Memory of the Poor

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Reading of the Word of God

Alleluia, alleluia, alleluia

This is the Gospel of the poor,
liberation for the imprisoned,
sight for the blind,
freedom for the oppressed.

Alleluia, alleluia, alleluia

2 Chronicles 33, 1-25

Manasseh was twelve years old when he came to the throne, and he reigned for fifty-five years in Jerusalem.

He did what is displeasing to Yahweh, copying the disgusting practices of the nations whom Yahweh had dispossessed for the Israelites.

He rebuilt the high places which his father Hezekiah had demolished, he set up altars to Baal and made sacred poles, he worshipped the whole array of heaven and served it.

He built altars in the Temple of Yahweh, of which Yahweh had said, 'My name will be in Jerusalem for ever.'

He built altars to the whole array of heaven in the two courts of the Temple of Yahweh.

He caused his sons to pass through the fire of sacrifice in the Valley of Ben-Hinnom. He practised soothsaying, divination and sorcery, and had dealings with mediums and spirit-guides. He did very many more things displeasing to Yahweh, thus provoking his anger.

He put a sculpted image, an idol which he had had made, inside the Temple of which God had said to David and his son Solomon, 'In this Temple and in Jerusalem, the city which I have chosen out of all the tribes of Israel, I shall put my name for ever.

Nor shall I ever again remove Israel's foot from the soil on which I established your ancestors on condition that they were careful to observe all I commanded them as laid down in the whole Law, the statutes and the ordinances, given through Moses.'

But Manasseh misled Judah and the inhabitants of Jerusalem into doing worse things than the nations which Yahweh had destroyed for the Israelites.

When Yahweh spoke to Manasseh and his people, they would not listen.

Yahweh then brought down on them the generals of the king of Assyria's army who captured Manasseh with hooks, put him in chains and took him to Babylon.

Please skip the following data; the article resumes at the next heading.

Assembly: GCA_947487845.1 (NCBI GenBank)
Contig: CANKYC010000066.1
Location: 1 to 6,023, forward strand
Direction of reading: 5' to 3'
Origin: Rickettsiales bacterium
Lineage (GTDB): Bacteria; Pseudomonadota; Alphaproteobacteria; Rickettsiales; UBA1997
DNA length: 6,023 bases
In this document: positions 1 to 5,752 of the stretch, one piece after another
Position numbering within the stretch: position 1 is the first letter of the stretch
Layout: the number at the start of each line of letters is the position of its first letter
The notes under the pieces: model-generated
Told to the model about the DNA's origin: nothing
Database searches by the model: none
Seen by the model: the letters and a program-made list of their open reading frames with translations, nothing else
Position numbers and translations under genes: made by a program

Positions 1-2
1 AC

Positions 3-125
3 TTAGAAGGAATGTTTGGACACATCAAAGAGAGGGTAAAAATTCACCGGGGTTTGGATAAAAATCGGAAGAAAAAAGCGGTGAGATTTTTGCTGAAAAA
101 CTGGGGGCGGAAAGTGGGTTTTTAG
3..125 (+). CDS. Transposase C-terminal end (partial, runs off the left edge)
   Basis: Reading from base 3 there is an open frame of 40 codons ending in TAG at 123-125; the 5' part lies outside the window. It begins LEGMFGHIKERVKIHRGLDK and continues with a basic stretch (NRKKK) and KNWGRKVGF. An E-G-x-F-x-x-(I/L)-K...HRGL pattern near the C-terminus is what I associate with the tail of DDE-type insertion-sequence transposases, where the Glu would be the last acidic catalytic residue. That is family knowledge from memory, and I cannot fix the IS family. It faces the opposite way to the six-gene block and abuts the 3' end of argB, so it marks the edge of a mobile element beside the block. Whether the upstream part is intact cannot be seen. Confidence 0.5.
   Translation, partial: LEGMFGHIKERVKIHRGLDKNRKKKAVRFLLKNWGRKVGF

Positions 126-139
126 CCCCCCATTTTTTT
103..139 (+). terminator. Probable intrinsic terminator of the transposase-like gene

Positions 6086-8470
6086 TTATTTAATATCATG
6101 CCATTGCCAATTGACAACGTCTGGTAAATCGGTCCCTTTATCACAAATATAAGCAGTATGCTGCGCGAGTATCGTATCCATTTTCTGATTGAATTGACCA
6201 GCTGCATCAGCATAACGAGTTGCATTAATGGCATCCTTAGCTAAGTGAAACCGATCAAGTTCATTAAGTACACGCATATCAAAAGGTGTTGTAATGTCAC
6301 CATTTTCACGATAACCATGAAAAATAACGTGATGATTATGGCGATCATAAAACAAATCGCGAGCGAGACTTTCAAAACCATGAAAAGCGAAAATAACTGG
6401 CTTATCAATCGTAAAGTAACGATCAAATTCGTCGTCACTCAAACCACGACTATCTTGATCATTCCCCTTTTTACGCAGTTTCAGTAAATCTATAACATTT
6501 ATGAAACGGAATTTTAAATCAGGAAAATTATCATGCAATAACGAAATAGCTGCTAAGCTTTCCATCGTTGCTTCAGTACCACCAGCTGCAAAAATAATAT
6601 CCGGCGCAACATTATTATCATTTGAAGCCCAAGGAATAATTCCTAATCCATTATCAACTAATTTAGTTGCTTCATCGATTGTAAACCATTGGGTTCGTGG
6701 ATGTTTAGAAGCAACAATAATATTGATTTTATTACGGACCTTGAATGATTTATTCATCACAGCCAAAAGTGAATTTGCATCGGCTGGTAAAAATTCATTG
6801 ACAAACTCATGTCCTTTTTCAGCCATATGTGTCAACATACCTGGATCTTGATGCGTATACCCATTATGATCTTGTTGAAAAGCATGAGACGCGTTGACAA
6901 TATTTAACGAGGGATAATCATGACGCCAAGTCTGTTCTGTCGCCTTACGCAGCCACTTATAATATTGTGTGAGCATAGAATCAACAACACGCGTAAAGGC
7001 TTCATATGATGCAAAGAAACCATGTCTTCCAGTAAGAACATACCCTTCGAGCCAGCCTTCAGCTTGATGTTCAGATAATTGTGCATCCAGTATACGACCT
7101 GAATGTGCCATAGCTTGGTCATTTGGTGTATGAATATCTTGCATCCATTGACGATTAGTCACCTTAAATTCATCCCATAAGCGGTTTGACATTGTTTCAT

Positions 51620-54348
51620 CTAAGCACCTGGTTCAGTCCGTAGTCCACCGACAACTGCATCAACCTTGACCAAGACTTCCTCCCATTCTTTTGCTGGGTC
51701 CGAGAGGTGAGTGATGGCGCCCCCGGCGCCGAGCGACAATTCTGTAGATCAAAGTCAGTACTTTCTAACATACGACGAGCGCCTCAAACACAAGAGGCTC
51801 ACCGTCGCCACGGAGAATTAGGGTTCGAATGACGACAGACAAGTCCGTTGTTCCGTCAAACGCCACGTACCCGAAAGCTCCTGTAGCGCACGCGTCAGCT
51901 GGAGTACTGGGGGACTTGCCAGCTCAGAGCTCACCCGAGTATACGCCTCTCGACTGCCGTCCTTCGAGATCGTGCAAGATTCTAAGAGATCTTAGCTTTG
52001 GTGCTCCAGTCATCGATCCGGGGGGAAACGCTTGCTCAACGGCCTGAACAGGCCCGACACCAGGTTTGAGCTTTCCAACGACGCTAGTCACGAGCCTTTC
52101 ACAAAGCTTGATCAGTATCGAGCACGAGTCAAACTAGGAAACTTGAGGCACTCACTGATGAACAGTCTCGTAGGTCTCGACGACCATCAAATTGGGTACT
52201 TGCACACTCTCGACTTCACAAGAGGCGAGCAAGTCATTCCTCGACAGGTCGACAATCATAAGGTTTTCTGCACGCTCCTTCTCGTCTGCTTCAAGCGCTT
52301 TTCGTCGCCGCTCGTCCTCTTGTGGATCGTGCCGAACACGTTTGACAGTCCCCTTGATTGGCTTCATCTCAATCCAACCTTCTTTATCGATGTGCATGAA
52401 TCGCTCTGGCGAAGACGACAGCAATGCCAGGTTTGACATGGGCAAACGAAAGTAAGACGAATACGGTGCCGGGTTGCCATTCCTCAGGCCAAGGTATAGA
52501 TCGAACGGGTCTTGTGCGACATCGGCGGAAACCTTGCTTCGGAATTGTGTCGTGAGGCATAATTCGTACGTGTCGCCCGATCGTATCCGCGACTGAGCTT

While in his distress, he placated Yahweh his God by genuinely humbling himself before the God of his ancestors.

When he prayed to him, he was moved by his entreaty, heard his supplication and brought him back to Jerusalem to his kingdom. Manasseh realised then that Yahweh is God.

Afterwards, he rebuilt the outer wall of the City of David, to the west of Gihon, in the valley, up to the Fish Gate and round the Ophel, and made it very much higher. And he stationed military governors in all the fortified towns of Judah.

He also removed the foreign gods and the idol from the Temple of Yahweh, as well as all the altars which he had built on the mountain of the Temple of Yahweh and in Jerusalem, and threw them out of the city.

He repaired the altar of Yahweh and offered communion sacrifices and thanksgiving offerings on it, and commanded Judah to serve Yahweh, God of Israel.

The people, however, went on sacrificing at the high places, although only to Yahweh their God.

The rest of the history of Manasseh, his prayer to his God, and the prophecies of the seers who spoke to him in the name of Yahweh, God of Israel, can be found in the Annals of the Kings of Israel.

His prayer and how God was moved by his entreaty, all his sins, his infidelity, the sites where he built high places and set up sacred poles and idols before humbling himself, are set down in the records of Hozai.

Then Manasseh fell asleep with his ancestors and was buried in the garden of his palace. His son Amon succeeded him.

Amon was twenty-two years old when he came to the throne, and he reigned for two years in Jerusalem.

He did what is displeasing to Yahweh, as his father Manasseh had done, for Amon sacrificed to all the images which his father Manasseh had made, and served them.

He did not humble himself before Yahweh as his father Manasseh had done; on the contrary, Amon wilfully added to his guilt.

His retinue plotted against him and killed him in his own palace.

The people of the country, however, slaughtered all those who had plotted against King Amon and proclaimed his son Josiah as his successor.


Alleluia, alleluia, alleluia

The Son of Man came to serve,